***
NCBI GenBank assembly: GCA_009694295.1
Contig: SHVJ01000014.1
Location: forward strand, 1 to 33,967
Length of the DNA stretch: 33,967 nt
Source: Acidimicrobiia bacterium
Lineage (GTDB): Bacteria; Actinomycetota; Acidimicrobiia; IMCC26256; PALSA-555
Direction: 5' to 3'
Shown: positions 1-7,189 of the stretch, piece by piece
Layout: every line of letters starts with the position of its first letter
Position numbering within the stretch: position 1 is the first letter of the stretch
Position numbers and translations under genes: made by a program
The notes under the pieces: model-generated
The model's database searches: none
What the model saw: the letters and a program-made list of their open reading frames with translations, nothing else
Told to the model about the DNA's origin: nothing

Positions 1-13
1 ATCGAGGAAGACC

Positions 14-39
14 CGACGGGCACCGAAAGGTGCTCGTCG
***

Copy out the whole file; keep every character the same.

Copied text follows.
NCBI GenBank assembly: GCA_009694295.1
Contig: SHVJ01000014.1
Location: forward strand, 1 to 33,967
Length of the DNA stretch: 33,967 nt
Source: Acidimicrobiia bacterium
Lineage (GTDB): Bacteria; Actinomycetota; Acidimicrobiia; IMCC26256; PALSA-555
Direction: 5' to 3'
Shown: positions 1-7,189 of the stretch, piece by piece
Layout: every line of letters starts with the position of its first letter
Position numbering within the stretch: position 1 is the first letter of the stretch
Position numbers and translations under genes: made by a program
The notes under the pieces: model-generated
The model's database searches: none
What the model saw: the letters and a program-made list of their open reading frames with translations, nothing else
Told to the model about the DNA's origin: nothing

Positions 1-13
1 ATCGAGGAAGACC

Positions 14-39
14 CGACGGGCACCGAAAGGTGCTCGTCG